It's unclear, however, if QAnon believers are becoming more enamored with antisemitism than they once were or if the movement is sloughing off now-bored, less-radical Americans, leaving behind a more radical, neo-Nazi-adjacent core. Conservatism in general is increasingly flirting with antisemitic speech and candidates: In Idaho, a Republican with a long history of antisemitic speech, one who claims "all Jews are dangerous," is enjoying his local party's support for joining the local school board.

Extremist rhetoric in general is being rewarded rather than scorned by Republican voters. It's probably not surprising that the Republican slide into fascism could not help but stoke the same antisemitic sentiments that past versions have relied on. The QAnon, Trump, and Republican movements are all coalescing into one ball of hate and hoaxes; in the House and Senate, party leaders are at worst helping to promote the conspiracies, and at best remaining silent in efforts to ride the hate to new election victories.
 

Ten Thousan Marbles

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The Justice Department formally asked the Supreme Court Monday to step in and block a controversial Texas law that bars most abortions after six weeks of pregnancy while legal challenges play out.

The law is "clearly unconstitutional" and allowing it to remain in effect would "perpetuate the ongoing irreparable injury to thousands of Texas women who are being denied their constitutional rights," the Justice Department argues.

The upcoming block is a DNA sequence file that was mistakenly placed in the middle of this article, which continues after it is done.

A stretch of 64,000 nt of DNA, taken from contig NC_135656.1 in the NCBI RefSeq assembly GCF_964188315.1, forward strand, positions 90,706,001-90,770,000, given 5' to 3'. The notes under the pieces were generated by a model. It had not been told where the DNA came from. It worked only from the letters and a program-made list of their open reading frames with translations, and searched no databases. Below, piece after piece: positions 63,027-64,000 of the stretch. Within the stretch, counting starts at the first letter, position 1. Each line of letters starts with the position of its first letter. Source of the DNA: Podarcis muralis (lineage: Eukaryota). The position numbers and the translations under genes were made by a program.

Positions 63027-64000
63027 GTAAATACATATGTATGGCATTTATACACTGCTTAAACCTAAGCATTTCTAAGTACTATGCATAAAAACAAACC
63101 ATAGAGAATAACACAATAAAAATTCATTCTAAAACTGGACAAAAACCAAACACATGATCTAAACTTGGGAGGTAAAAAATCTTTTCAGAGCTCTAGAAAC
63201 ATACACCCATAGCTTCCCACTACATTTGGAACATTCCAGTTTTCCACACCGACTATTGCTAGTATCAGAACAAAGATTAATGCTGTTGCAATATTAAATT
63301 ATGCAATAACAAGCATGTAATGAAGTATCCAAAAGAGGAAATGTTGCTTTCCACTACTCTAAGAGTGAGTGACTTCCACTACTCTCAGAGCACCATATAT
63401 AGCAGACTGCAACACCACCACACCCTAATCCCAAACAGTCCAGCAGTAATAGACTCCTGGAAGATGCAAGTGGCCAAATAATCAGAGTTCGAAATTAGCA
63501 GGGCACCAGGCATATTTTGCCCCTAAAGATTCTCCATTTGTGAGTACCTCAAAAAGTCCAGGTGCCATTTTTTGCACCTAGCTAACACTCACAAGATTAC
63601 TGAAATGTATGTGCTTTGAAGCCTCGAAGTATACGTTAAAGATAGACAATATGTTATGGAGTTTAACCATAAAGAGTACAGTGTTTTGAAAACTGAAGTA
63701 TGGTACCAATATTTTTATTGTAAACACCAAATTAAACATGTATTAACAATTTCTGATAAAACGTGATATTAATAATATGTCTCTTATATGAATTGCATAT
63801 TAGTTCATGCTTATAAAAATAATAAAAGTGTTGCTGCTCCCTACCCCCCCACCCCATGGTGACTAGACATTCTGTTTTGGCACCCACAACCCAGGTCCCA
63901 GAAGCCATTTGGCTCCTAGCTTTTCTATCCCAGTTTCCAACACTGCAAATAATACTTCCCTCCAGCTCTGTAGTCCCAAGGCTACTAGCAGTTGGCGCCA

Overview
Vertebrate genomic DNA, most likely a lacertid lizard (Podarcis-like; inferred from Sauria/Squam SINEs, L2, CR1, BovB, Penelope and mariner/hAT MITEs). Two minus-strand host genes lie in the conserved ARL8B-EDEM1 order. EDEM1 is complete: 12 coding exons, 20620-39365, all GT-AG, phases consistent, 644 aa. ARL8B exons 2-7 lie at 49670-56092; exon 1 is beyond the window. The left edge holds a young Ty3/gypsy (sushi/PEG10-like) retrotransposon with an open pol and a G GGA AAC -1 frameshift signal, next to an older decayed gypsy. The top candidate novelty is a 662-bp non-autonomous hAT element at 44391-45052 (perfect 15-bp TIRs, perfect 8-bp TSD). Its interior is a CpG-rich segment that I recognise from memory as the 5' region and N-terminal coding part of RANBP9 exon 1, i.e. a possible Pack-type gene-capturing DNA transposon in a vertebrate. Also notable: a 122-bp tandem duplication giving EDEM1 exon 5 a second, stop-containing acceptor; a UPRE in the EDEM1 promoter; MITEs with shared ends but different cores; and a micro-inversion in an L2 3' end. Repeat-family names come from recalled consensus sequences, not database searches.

The emergency application places the justices back in the center of a firestorm created by the law that bars abortions before most women even know they are pregnant.

The court asked for a response from Texas by noon on Thursday.

In addition to asking the justices to halt the law now, the government also wants the court to agree to hear oral arguments this term and decide for itself whether the law passes constitutional muster. If the justices were to agree to that request, it would raise the stakes in the dispute and bring final resolution to the case by the end of June.

It would also allow the justices to consider the issue with full briefing and oral arguments, instead of having to weigh in on an emergency basis. In September, the first time the Supreme Court allowed the law to go into effect as a part of another challenge, it did so on its emergency docket -- often referred to as the "Shadow docket" -- drawing criticism from those who felt like the justices acted hastily without the benefit of full briefing on the matter......